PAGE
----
Check this: http://www.dailytech.com/article.aspx?newsid=2985



    The low power 2,33 version will probably not be one of the cheapest chips. Expect it to be about $600.
  • Reply 13 of 565
    hmurchisonhmurchison Posts: 12,215member
    Quote:

    Originally posted by aegisdesign

    Which CPU is the $209 model? Anyone got more detailed pricing?



    If it's not the 2.33Ghz 40W model due later then it's faster and/or hotter or both. 65W is doable in an iMac so in theory we could be looking at 2.33/2.66Ghz Xeons costing less than the current Yonah in the iMac. I'll take one now.




    Xeon 5110 is the only proc at around that level.



    Yonah's getting a price cut fairly soon.
  • Reply 14 of 565
    melgrossmelgross Posts: 31,471member
    Quote:

    Originally posted by backtomac

    I noticed that Intel is coming out with a low voltage Woodcrest chip. That would be tasty in an iMac.



    No point to it. The performance of a low voltage Woodcrest would be below that of a regular Conroe, and possibly that of the Merom as well, and the only other advantage is that it supports SMP, which Conroe doesn't. So, unless Apple plans to have a dual socket iMac, which would be VERY nice, but unlikely, at least, at this time, there would be no reason to use it.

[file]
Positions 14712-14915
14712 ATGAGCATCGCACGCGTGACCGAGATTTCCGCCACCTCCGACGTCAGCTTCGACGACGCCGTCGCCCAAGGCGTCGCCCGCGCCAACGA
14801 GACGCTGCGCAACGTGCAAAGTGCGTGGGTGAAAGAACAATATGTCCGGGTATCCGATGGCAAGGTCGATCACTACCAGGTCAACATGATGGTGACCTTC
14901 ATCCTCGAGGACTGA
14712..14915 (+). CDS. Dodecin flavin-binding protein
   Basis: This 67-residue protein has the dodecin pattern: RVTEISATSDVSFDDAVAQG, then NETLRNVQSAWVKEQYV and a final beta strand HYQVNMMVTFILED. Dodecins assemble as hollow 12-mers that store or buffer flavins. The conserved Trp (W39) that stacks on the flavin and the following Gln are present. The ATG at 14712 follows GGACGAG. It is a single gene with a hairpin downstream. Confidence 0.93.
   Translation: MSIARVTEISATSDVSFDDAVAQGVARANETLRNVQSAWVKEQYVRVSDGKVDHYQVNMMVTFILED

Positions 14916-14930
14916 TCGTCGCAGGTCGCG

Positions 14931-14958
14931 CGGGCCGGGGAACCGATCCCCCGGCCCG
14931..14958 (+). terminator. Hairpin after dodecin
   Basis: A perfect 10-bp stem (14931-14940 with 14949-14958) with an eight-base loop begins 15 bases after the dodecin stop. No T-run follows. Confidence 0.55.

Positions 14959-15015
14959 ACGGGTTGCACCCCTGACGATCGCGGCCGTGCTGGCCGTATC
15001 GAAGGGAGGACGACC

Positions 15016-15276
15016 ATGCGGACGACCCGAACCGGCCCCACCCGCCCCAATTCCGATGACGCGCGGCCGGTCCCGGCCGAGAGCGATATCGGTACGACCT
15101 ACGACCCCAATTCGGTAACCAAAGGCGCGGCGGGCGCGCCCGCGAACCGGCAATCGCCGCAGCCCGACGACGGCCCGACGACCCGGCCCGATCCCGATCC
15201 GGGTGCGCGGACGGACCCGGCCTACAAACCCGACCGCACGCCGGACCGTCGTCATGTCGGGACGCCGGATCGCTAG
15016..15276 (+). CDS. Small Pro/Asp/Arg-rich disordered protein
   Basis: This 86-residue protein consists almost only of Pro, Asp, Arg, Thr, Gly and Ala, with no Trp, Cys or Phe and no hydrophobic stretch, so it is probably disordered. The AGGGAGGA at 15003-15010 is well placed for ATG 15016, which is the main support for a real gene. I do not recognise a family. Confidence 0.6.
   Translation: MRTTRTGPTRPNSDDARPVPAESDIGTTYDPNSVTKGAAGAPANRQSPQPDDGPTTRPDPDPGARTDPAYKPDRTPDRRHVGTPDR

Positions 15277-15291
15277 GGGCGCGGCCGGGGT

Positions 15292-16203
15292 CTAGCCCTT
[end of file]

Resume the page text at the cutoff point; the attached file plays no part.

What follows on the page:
• Reply 15 of 565
    melgrossmelgross Posts: 31,471member
    Quote:

    Originally posted by hmurchison

    Xeon 5110 is the only proc at around that level.



    Yonah's getting a price cut fairly soon.




    Do you mean, in addition to the one that supposedly happened already? Or do you mean shortly before, or after, Merom?
  • Reply 16 of 565
    macroninmacronin Posts: 1,140member
    Timing of now, Conroe in July & Merom in August makes me think:



    MacPro tomorrow?



    Updated iMacs/Mac minis in July?



    And that leaves Merom in August, along with WWDC?



    ?and the brand new Mac tablet family (8", 13.3"& 17")?!



    You heard it here?!



    ;^p
  • Reply 17 of 565
    zandroszandros Posts: 537member
    Quote:

    Originally posted by melgross

    Do you mean, in addition to the one that supposedly happened already? Or do you mean shortly before, or after, Merom?



    It did actually happen, just look at e-tailers.



    Anyway, has anyone seen the presence of the 2,33 GHz Core Duo chip Wikipedia says should have been available since yesterday?
  • Reply 18 of 565
    aegisdesignaegisdesign Posts: 2,914member
    Quote:

    Originally posted by Zandros

    Check this: http://www.dailytech.com/article.aspx?newsid=2985